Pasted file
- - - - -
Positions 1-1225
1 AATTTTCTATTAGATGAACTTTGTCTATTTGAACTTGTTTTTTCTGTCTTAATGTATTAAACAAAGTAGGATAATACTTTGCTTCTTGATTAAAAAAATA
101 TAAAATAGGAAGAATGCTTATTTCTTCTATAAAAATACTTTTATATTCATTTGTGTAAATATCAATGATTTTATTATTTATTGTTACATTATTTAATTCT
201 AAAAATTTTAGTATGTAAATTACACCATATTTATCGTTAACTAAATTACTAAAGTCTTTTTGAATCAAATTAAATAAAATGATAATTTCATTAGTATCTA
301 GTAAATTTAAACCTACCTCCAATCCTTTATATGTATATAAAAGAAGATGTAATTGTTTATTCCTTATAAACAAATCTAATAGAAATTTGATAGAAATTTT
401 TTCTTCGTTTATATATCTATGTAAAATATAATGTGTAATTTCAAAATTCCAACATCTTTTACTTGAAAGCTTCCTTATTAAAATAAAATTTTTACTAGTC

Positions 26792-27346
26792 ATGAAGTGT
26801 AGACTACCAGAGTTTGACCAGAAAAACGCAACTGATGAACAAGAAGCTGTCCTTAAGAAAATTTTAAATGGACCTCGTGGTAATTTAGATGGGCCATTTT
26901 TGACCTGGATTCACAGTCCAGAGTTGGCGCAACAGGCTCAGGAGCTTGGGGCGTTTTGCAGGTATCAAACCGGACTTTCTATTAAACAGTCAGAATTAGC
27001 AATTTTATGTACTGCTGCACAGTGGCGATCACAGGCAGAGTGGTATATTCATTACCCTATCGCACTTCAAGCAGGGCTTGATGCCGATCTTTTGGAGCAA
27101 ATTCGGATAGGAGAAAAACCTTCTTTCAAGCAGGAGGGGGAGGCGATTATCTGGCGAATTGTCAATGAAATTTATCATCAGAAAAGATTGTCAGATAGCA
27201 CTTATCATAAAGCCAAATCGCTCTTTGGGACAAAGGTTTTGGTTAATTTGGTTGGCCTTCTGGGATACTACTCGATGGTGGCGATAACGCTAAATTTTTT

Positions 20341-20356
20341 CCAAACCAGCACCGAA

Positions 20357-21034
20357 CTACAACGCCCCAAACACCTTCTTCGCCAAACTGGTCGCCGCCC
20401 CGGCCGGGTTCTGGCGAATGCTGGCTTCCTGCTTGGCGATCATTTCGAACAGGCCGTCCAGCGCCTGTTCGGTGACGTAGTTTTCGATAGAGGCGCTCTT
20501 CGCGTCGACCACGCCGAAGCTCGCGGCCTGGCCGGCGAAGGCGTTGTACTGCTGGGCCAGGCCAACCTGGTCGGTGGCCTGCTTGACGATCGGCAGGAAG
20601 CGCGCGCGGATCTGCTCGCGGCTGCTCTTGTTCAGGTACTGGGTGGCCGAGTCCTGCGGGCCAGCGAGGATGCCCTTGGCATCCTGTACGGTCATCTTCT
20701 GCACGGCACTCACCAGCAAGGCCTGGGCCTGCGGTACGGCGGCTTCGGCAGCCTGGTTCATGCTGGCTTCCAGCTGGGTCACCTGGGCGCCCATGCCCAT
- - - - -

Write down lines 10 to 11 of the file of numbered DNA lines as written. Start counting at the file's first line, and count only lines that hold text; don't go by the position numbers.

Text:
26901 TGACCTGGATTCACAGTCCAGAGTTGGCGCAACAGGCTCAGGAGCTTGGGGCGTTTTGCAGGTATCAAACCGGACTTTCTATTAAACAGTCAGAATTAGC
27001 AATTTTATGTACTGCTGCACAGTGGCGATCACAGGCAGAGTGGTATATTCATTACCCTATCGCACTTCAAGCAGGGCTTGATGCCGATCTTTTGGAGCAA